Gibbons was peppered with questions from the media about possible changes the club needs to make in Spring Training. There have been accusations that the atmosphere around the club was a little too relaxed, potentially one of the reasons behind the sluggish start in April.

But that notion was disputed by Gibbons, who doesn't believe that widespread changes are needed to alter the culture in the clubhouse. He conceded that some minor adjustments will be made but also talked about the previous spring having been a "feeling out" phase for many of the club's new recruits.

Perhaps the biggest change won't have anything to do with how the organization approached the season, as last spring Toronto had five starting players take part in the World Baseball Classic.

"No question that affected us last year, because some [key] guys were gone," Gibbons said.

"I think, for the most part, if you compare most teams in baseball, especially with veteran-type players, you get the same number of at-bats, guys like [Jose] Bautista and Reyes, Reyes has had a history of leg problems. I'm not so sure you want him riding on buses for three hours. It prohibits that he's ready Opening Day. Bautista, too, he's had some hip issues. So the key thing is [that] those guys are ready Opening Day."

Following are some other tidbits from Gibbons' media availability.

• On the retirement of his former ace, Roy Halladay: "Doc's a first-class guy. ... He's a rarity in this business, and in life. He's one of those special guys that comes along and don't come along that often. To be able to play just a very small part in his career is an honor for me. Doc never said a whole lot. The days he pitched, he never said a word. On the days he didn't pitch, he might say 15, 20 in passing. But he always approached it with a professionalism that most guys don't carry."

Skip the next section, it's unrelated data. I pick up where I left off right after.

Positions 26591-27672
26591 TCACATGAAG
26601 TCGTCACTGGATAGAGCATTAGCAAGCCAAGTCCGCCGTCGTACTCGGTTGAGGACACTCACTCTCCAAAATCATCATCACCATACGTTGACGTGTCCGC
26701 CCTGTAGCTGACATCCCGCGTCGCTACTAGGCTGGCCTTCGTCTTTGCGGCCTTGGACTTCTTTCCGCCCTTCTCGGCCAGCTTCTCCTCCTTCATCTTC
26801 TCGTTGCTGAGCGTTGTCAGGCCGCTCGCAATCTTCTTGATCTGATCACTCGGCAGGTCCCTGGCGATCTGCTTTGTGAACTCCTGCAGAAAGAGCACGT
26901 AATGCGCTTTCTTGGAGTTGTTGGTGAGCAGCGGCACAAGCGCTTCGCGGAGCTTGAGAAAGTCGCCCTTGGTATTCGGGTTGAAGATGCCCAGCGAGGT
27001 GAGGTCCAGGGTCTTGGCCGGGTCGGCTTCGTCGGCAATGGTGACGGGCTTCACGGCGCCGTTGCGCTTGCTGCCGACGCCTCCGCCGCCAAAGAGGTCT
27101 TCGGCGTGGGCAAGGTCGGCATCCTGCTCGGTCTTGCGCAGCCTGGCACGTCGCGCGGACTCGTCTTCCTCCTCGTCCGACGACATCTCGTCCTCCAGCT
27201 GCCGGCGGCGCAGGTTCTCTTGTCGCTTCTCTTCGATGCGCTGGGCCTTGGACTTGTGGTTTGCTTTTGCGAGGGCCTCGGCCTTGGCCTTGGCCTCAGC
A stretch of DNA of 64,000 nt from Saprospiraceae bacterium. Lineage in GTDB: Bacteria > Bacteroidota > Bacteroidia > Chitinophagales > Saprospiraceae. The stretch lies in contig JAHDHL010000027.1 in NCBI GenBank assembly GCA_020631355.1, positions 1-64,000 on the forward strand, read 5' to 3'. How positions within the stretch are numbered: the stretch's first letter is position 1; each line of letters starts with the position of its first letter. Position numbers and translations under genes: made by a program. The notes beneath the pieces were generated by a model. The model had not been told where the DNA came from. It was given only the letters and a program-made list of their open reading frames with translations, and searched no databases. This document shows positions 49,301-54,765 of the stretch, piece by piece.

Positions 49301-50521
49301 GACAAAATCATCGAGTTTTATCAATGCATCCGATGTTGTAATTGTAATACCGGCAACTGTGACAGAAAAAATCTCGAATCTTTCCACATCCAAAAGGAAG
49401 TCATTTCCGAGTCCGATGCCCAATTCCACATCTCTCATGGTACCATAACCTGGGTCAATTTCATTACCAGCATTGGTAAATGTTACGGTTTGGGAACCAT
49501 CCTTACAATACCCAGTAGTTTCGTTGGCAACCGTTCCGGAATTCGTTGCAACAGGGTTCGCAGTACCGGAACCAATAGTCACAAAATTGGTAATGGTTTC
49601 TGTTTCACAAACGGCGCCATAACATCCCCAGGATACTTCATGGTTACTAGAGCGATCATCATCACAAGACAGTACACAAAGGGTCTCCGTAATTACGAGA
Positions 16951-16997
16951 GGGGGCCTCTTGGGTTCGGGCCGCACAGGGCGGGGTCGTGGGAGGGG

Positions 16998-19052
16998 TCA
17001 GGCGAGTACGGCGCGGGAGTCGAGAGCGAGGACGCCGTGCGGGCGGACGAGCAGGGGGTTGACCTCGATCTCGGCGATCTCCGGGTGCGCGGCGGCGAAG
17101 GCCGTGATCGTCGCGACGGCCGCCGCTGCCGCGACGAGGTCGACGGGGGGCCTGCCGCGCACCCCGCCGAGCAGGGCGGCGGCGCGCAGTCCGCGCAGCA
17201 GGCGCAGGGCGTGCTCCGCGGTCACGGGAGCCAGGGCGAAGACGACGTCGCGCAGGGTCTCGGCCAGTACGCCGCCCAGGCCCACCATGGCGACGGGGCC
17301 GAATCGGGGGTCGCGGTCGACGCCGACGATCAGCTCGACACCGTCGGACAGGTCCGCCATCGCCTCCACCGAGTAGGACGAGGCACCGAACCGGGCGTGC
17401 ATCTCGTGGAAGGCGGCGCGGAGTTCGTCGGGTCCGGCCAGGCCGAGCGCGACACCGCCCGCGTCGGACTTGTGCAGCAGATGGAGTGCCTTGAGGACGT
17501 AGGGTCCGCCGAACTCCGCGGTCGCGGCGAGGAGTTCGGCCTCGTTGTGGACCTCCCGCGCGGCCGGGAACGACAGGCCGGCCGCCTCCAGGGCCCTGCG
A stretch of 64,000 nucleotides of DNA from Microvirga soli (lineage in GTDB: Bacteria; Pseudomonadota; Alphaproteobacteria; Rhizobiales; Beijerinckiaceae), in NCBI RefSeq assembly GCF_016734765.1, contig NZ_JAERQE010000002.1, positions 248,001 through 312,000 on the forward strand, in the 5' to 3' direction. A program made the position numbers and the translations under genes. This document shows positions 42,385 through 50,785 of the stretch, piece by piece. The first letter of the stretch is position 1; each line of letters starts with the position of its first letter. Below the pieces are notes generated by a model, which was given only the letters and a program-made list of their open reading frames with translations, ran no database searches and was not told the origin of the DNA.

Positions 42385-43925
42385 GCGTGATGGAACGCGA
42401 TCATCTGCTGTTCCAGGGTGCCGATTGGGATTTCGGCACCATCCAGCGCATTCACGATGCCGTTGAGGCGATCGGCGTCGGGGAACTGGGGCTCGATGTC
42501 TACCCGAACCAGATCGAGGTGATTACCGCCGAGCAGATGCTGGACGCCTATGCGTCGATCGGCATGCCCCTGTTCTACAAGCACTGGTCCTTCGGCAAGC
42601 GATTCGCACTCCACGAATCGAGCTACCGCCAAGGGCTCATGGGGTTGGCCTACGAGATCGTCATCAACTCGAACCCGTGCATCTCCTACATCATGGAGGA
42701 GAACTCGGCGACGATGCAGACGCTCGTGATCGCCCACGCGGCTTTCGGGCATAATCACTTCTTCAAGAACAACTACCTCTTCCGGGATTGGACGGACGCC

• Gibbons said that if the season were to begin today, Goins would be his starting second baseman, with Izturis a utility infielder.

"Izturis, to be a utility guy, I think that's his strength. Today that's the way we look at it. [General manager] Alex [Anthopoulos] could go out and make a trade for somebody to bring a second baseman in. I don't know if that's going to happen, but if not, I really like what Goins did."

• There has been a lot of talk recently about Moises Sierra possibly being used at first base in 2014. Sierra has been taking ground balls at the position playing winter ball, but Gibbons isn't overly optimistic about the possibility.

"I heard he's doing OK," he said, "but I have a hard time seeing him out there, to be honest with you. Maybe in a blowout."

• Gibbons on the departure of catcher J.P. Arencibia: "The writing was on the wall for J.P. That was kind of the sentiment. ... But I think he's still got a bright future. It just came to the point in time there where it was probably best to go the other way."

• On the Bautista trade rumors: "I know some teams have asked about him. He's a big part of our team. He's sitting in the center of our lineup and still one of the best hitters in baseball. You can understand why teams are asking about him, but he's still here right now, and we're glad to have him."

Gregor Chisholm is a reporter for Read his blog, North of the Border, and follow him on Twitter @gregorMLB.

Toronto Blue Jays